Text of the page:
Btw, for decades the affluent white Democratic liberals in Montgomery County routinely elected a Republican — a so-called ‘liberal Republican’ (when there still were such creatures) — to represent them in Congress. There was Gilbert Gude, there was Newton Steers, and the last one in this line was Connie Morella. She was defeated a while back by a Democrat, Chris Van Hollen (who has had a fairly meteoric rise into the Democratic House leadership circles). Why did a heavily Democratic county elect Republicans to Congress for so many years? No doubt there is a dissertation waiting to be written on this particular case, or perhaps one already has been. (As a fairly strong partisan from an early age, I personally found the sight of Democrats voting for a Republican congressperson to be rather mystifying.)

Will February 17, 2012 at 3:53 pm

Separating out whites from the working class makes the working class look much more conservative than it is.

C Hatten February 17, 2012 at 11:41 pm

What I find a bit frustrating about this debate, which in various forms has been going on for years, as to whether working Americans support the right or not, is that two useful concepts are very rarely explicitly employed to clarify this discussion, namely ideological hegemony and false consciousness. But the historical record of voting in the US is very hard to understand without a concept such as capitalist ideological hegemony. How else do you explain why has there never been a majority of voters for social democratic policies in the US? There closest thing would be the large popular majorities for the Democrats in 1936 and 1964, in both cases re-electing very liberal presidents–in both cases, however, there was an backlash favoring the right soon after. (Also in both cases large popular movements were acting to push mainstream Democrats to the left.) Outside those fleeting moments, what we overwhelmingly see is the mass of the population dividing their votes between two parties both of whom accept the framework of high class inequality and very limited government intervention in the economy to equalize society’s outcomes. Given that neither party seriously questions economic structures that harm much of the population, it is hardly surprising that working people’s votes can often be mobilized along racial, ethnic, religious, and regional identities. Again, it’s hard to deny an element of false consciousness, too, when for instance southern whites vote and actively support slavery and then white supremacy (promoted by conservative Democrats) that in reality mostly enriches wealthy whites while leaving the majority of whites impoverished; now more recently they support conservative Republicans, continuing the tradition of ignoring their own economic interests. It’s as if scholars are afraid of being thought to be Marxists if they raise these issues. Admittedly, the best recent account of the politics of inequality in contemporary America, Hacker and Pierson’s Winner Take All Democracy, does follow something like a class struggle analysis, arguing that rising inequality since the nineteen-seventies is largely caused by the mobilized class interests of the wealthy. However, even Hacker and Pierson don’t fully explain why the vast majority of the population, who were not benefitted by rising inequality, so passively accepted this political and economic direction. According to your chart above almost half of middle-income voters in Ohio went Republican, that is voted for the party of plutocrats. In Mississippi the per cent was much higher. So the issues that get debated, as to whether the wealthy in some states have relatively high levels of support for the Democrats, or whether working Americans (whites at least) are trending more Republican (obviously some, especially in the south, are) for my money miss the forest for the trees. We have a society dominated by two parties, one that gives us a “Wall Street government” as the Obama administration is aptly called in the film “Inside Job,” the other of which makes no bones about its disdain for the much of the working class and its adulation of the super-wealthy. And we are surprised that the populace is confused as to who to vote for?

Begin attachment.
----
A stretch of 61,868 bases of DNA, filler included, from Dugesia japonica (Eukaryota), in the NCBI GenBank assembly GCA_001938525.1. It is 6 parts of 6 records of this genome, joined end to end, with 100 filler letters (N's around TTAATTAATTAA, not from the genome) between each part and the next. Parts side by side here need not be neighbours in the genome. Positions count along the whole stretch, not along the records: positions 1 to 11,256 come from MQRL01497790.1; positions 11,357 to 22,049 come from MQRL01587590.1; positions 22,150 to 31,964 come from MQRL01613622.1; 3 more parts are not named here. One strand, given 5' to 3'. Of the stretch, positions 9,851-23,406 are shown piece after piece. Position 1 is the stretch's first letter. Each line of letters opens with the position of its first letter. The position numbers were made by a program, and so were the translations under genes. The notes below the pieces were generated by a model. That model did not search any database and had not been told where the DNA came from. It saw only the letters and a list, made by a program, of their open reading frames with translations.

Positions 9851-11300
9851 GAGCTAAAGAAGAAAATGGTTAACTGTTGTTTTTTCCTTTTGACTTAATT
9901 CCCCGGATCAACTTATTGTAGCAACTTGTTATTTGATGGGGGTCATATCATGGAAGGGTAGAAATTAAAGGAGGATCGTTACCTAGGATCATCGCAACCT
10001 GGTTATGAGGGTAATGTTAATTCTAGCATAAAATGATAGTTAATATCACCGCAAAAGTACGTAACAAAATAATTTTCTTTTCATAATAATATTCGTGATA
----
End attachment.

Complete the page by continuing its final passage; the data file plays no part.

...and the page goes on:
Bryan Jones February 18, 2012 at 9:43 am

Next issue: get the journalists to understand the concept of ‘interaction effect’.

Milesthedog February 19, 2012 at 3:01 pm

I wonder if the evidence misses the full picture given that it appears to rely on Presidential voting data. It is my impression that these higher profile elections allow for a smaller reliance on the party cue. Are the same trends reflected in the voting patterns of ‘working class’ voters in other elections?

John Sides February 19, 2012 at 3:46 pm

Mile: Party identification actually provides a stronger, more powerful cue in presidential elections than in most other elections. Elections with a more vigorous campaign will tend to provide partisans with enough information to “rally the base” and also convince most potential defectors to stick with the party.

Hill Clement February 20, 2012 at 1:17 am

I’m a Democrat who voted for Connie Morella several times, and I could imagine voting for a Republican like Connie Morella now, if there are any. Her views weren’t at all out of line with Montgomery County. And the presence of Connie Morella and people like her in the GOP tethered the party to mainstream views.

Comments on this entry are closed.

Previous post:

Next post: